Facing Imminent Bankruptcy, Toys "R" Us Enters Death Spiral

Last week's news that Toys “R” Us has hired bankruptcy lawyers Kirkland & Ellis to help restructure its heavy debt load, came as a shock to the company's creditors, who promptly sent its bond crashing from nearly par at the start of the month to 43 cents on the dollar as of Friday.

As Bloomberg first reported, K&E is focused on the $400MM in bond due 2018, while Toys “R” Us has also retained Lazard to help with debt refinancing. They will have their hands full: in addition to shrinking sales and heightened competition, Toys ‘R’ Us has been burdened with debt from an LBO12 years ago as a result of which Toys “R” Us’s private equity owners, Bain Capital, KKR and Vornado Realty Trust, loaded up the company with $7.5 billion in debt.

Last year, the retailer extended maturities on some of borrowings, giving it more time to execute a turnaround plan by Chief Executive Officer Dave Brandon. As part of his comeback bid, he was looking to spruce up stores with more toy demonstrations and other experiences - seeking an edge on online sites such as Amazon. However, last week's realization that the company is considering a debt-for-equity exchange, confirmed many worst fears that not only was the turnaround faltering but that underlying business was far weaker than expected.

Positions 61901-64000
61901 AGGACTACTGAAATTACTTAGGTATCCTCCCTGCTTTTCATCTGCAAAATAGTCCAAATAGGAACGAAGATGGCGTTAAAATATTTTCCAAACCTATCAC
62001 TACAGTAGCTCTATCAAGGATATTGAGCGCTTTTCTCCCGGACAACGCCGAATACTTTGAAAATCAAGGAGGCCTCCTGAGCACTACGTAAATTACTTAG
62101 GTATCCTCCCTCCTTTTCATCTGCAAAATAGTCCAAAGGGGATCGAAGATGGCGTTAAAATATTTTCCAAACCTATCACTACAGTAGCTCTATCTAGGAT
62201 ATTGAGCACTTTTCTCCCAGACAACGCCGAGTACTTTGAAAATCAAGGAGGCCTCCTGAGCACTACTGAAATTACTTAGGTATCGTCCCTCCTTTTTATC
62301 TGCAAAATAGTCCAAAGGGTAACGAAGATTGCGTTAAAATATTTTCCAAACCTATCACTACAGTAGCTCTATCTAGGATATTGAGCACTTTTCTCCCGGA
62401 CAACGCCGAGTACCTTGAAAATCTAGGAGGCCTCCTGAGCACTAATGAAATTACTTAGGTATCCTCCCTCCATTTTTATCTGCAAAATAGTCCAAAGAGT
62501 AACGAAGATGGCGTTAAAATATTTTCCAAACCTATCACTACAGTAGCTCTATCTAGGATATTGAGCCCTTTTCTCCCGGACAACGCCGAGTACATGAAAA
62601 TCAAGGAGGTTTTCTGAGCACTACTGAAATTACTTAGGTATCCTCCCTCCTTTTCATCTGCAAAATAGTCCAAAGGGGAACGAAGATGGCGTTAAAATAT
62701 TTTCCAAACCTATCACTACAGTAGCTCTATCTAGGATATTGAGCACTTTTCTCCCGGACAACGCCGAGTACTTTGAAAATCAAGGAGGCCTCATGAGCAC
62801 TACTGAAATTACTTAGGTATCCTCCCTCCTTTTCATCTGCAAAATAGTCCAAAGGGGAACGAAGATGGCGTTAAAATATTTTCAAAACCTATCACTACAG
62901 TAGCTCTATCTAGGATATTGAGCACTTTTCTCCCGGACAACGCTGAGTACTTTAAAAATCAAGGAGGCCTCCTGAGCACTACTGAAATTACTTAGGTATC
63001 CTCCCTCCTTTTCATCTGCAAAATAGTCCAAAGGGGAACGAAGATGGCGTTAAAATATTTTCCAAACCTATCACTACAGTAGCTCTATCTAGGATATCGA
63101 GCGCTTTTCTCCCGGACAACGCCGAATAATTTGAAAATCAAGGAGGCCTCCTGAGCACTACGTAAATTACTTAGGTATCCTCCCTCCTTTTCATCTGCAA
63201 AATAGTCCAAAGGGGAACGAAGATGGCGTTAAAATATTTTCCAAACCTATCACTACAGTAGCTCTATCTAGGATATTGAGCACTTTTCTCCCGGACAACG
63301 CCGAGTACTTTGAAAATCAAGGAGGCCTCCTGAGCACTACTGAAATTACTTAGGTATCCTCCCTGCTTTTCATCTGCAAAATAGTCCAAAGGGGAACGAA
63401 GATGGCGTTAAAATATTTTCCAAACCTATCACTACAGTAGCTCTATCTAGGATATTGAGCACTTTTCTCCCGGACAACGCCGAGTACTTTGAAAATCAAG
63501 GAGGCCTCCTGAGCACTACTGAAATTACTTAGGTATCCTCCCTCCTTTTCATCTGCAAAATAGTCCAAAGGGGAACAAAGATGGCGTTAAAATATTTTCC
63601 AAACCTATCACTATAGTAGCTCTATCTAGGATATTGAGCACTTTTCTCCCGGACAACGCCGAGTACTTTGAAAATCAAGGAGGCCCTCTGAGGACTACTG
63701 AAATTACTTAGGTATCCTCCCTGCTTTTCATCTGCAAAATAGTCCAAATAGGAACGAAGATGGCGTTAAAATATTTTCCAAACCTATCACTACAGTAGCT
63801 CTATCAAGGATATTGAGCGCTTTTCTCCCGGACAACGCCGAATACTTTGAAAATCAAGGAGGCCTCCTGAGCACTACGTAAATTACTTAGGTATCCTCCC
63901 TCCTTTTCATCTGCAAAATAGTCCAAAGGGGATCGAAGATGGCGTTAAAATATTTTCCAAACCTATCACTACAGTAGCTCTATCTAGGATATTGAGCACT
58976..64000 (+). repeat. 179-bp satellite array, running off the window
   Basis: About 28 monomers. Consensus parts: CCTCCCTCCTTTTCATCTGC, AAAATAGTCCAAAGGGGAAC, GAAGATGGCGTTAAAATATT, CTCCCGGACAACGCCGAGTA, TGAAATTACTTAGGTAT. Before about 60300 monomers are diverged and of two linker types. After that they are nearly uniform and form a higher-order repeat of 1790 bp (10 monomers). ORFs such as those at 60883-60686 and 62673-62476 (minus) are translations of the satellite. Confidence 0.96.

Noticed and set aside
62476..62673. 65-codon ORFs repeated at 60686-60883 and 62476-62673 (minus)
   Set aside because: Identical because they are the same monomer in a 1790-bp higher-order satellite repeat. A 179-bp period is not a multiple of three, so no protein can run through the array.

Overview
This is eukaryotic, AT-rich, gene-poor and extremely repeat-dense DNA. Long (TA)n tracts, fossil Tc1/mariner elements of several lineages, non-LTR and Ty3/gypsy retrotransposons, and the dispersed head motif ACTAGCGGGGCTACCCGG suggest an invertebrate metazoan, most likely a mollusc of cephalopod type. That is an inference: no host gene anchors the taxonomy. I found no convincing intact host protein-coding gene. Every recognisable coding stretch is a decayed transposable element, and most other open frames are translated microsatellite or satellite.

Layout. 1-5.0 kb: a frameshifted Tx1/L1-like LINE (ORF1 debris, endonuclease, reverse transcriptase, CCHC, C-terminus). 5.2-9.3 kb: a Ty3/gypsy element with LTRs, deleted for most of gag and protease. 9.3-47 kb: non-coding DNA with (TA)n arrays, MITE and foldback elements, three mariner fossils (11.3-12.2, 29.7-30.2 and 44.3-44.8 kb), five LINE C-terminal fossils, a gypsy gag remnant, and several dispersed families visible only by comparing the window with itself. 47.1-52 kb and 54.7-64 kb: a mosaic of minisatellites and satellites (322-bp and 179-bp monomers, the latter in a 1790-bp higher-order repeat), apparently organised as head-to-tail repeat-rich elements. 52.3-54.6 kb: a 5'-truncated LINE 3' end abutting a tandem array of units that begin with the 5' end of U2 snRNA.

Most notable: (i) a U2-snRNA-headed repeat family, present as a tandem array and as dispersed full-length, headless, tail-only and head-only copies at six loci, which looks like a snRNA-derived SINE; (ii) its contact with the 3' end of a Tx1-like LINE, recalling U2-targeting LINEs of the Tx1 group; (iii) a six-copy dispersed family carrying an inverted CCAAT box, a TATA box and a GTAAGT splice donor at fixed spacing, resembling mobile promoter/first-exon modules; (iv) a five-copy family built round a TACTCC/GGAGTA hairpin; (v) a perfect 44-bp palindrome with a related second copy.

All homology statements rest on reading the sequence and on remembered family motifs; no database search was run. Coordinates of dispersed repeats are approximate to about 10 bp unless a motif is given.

The imminent restructuring, which judging by the shocking bond crash was completely unexpected, would help Toys “R” Us get its house in order ahead of the all-important holiday season, when the company has its biggest sales surge. Alas, now that the iconic toy retailer appears likely to cramdown at least one if not more creditor classes in some form of pre-pack Chapter 11, said sales surge may not happen at all if the company's suppliers suddenly get cold feet and refuse to stock up the company with much needed inventory.

Which is precisely what is happening.

Making matters worse, according to the WSJ, Toys ‘R’ Us could file for bankruptcy as soon as next week, while Bloomberg adds that nervous suppliers have scaled back shipments and tightened terms to the retailer ahead of the crucial holiday selling season, on worries they may not got repaid and their payables would be lumped alongside other unsecured pre-petition claims. 

The vendors are balking as Toys “R” Us continues talks with lenders over a new loan that would allow the company to stay open while it works out a recovery plan through bankruptcy proceedings, said the people, who asked not to be identified because discussions are private. The loan is being marketed by Lazard Ltd. to banks and existing creditors, said one of the people. 

Just like in the case of Sears discussed here at the end of August, suppliers have pulled back in part because the cost to insure their shipments to cash-strapped Toys “R” Us has become too expensive, according to Bloomberg sources. Since vendors traditionally rank among other unsecured creditors under a bankruptcy waterfall schedule, their decision on whether to continue shipping goods can play a large role in determining a retailer’s fate.